The Project Hometown team explored a wide range of economic issues important to the communities we serve. Find publications by Chicago Federal Reserve staff here.
Long before the Covid-19 pandemic, Black-led businesses faced unequal access to capital that limited their ability to sustain themselves and grow. But with Black-led businesses nationwide reportedly receiving a disproportionately lower share of Paycheck Protection Program (PPP) funding, the pandemic has cast a spotlight on the need for reforms to better support these important community institutions.
On November 17, business experts, funders, thought leaders, and advocates from Detroit’s business community joined a Project Hometown event to discuss the needs of Black businesses and provide insights into how policymakers, financial institutions, and business service intermediaries can provide the necessary infrastructure, support, and financing to help them succeed.
In a virtual event on October 6, 2021, an expert panel discussed the auto industry’s technological transformation to electric vehicles (EVs), shared ideas about what firms and workers will likely face during the transition by 2030 and beyond, and identified obstacles to achieving policy goals of reducing greenhouse gas emissions through electrification of transport. This blog post summarizes the discussions. This event was the latest in the Chicago Fed’s Project Hometown series, designed to address the needs and challenges facing our region and our communities.
Universal school closures beginning in March 2020 led many students into virtual or hybrid learning, leading to widespread concerns about learning loss among students. The latest Project Hometown virtual event, Learning Loss and Renewal after the Pandemic, hosted by the Chicago Fed on August 10, 2021, featured a panel of experts in the field of education to raise awareness of the consequences of school closures and remote learning on academic achievement and economic opportunities, particularly for students in economically disadvantaged communities.
A Project Hometown event examined Detroit’s city government financing to understand how its unique revenue structure has fared during the Covid-19 pandemic, how it will respond post-pandemic, and how federal funding under the American Rescue Plan Act can best be put to use to meet the needs of its residents and promote inclusive economic growth.
A recent Project Hometown event brought community experts together to discuss the importance of summer jobs programs and identify ways to extend their positive effects on young people, their families, and communities.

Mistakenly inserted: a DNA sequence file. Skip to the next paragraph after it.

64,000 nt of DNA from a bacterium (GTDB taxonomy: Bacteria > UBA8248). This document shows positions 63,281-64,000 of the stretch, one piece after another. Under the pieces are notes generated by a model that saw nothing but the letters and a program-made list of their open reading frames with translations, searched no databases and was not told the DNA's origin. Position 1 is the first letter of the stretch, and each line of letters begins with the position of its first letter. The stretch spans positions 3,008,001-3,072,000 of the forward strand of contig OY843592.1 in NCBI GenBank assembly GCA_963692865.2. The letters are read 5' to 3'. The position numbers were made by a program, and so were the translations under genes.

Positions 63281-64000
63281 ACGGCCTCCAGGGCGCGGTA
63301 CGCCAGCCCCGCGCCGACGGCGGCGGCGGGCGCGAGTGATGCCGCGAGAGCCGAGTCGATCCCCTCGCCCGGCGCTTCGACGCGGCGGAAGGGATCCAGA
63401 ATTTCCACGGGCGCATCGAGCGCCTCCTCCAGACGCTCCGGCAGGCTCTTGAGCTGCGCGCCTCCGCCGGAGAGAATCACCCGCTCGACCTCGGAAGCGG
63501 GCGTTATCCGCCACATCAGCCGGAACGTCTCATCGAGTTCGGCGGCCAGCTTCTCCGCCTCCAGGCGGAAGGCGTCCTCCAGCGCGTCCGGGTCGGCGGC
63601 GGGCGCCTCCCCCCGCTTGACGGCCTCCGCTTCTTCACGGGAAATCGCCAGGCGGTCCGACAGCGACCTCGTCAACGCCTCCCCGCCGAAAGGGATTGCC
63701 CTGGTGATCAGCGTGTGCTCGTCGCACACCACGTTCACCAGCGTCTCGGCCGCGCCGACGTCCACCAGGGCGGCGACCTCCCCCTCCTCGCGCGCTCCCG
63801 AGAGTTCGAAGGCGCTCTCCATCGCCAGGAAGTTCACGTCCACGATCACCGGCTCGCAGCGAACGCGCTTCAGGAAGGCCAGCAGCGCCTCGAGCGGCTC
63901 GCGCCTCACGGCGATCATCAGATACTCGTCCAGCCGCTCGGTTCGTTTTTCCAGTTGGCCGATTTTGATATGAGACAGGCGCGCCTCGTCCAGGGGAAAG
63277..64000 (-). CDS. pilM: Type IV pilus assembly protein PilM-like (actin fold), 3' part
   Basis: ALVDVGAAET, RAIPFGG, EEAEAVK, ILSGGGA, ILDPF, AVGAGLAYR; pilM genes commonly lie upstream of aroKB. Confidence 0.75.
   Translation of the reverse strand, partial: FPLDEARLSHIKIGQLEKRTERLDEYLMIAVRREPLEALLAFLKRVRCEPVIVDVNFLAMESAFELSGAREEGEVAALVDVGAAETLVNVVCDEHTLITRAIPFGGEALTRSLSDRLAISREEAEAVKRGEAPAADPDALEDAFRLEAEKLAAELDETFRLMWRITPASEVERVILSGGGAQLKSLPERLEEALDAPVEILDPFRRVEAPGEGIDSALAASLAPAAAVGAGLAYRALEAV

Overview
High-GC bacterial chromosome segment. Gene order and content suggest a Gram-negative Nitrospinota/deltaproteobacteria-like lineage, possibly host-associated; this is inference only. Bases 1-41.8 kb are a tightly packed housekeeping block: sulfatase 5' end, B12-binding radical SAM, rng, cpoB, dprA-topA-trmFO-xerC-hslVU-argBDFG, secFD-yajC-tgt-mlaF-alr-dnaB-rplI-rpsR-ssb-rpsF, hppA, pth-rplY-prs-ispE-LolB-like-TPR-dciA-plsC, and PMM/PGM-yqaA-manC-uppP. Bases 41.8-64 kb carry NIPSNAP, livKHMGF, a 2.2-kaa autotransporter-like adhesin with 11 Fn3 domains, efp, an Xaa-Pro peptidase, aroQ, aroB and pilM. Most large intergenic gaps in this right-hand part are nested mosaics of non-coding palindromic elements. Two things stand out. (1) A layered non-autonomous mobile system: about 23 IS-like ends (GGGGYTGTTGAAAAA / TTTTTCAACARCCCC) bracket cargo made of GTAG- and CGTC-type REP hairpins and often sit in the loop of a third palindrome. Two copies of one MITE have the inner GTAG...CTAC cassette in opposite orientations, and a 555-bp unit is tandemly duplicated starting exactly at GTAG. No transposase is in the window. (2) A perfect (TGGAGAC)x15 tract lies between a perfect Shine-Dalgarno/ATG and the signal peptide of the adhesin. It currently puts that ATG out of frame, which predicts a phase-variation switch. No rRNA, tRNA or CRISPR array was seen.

A Project Hometown event on March 4 brought together business leaders, community organizations, and researchers to discuss the availability of finance and capital to predominantly Black-owned businesses in Detroit.
The latest Project Hometown virtual event brought together community experts to talk about specific ways to help strengthen Detroit households’ financial capabilities and address health and wealth disparities that have been exacerbated by the pandemic.
A panel of experts advocated for a range of critical actions to address the digital divide in a virtual Project Hometown event on January 28, hosted by the Federal Reserve Bank of Chicago. Events in this series are part of a broader effort by the Chicago Fed to help our communities overcome the challenges associated with the Covid-19 pandemic and bring about a more inclusive recovery.
The goal of the December 18 event, “Indianapolis After the Covid-19 Pandemic,” was to hear from a cross section of Indianapolis leaders on their efforts to open the economy in a way that is inclusive and creates resiliency for the future, explained Garvester Kelley, regional program lead for community and economic development at the Federal Reserve Bank of Chicago. This virtual discussion was the 12th in a series of Project Hometown events that have brought together civic leaders, researchers, policymakers, Chicago Fed staff, and interested community members across the Seventh District.
A virtual panel on visions for Milwaukee’s future was held on December 1 as part of the Chicago Fed’s Project Hometown series. Jeremiah Boyle, assistant vice president and managing director of community and economic development at the Chicago Fed, moderated the discussion. Boyle has a long-term connection to Milwaukee that continues today. Boyle’s daughter is a senior at the University of Wisconsin—Milwaukee, and “she has benefited from a truly welcoming community in the city,” he said. In his prior role at the Chicago Fed, Boyle worked directly with Wisconsin and Milwaukee. Also, a decade ago, he contributed to a joint Federal Reserve—Brookings Institute study on concentrated poverty in America, where he wrote a case study focusing on the Northwest side of Milwaukee. This Chicago Fed community forum focused on ways to rebuild Milwaukee so that all members of society can prosper, with a particular emphasis on reversing racial inequalities.
Can Wisconsin Rapids reinvent itself once again? This was the central question raised at the November 18 Project Hometown virtual panel moderated by Steven Kuehl, senior advisor on community and economic development at the Chicago Fed. The paper mill in Wisconsin Rapids closed down on July 31 after 116 years of continuous operation, explained Kuehl. “The pandemic precipitated a sudden and dramatic decline in demand for paper produced at the Rapids mill,” accelerating long-term global trends in the industry, said Kuehl. The closure led to the loss of over 900 jobs to the detriment of the Wisconsin Rapids community and, more broadly, central Wisconsin.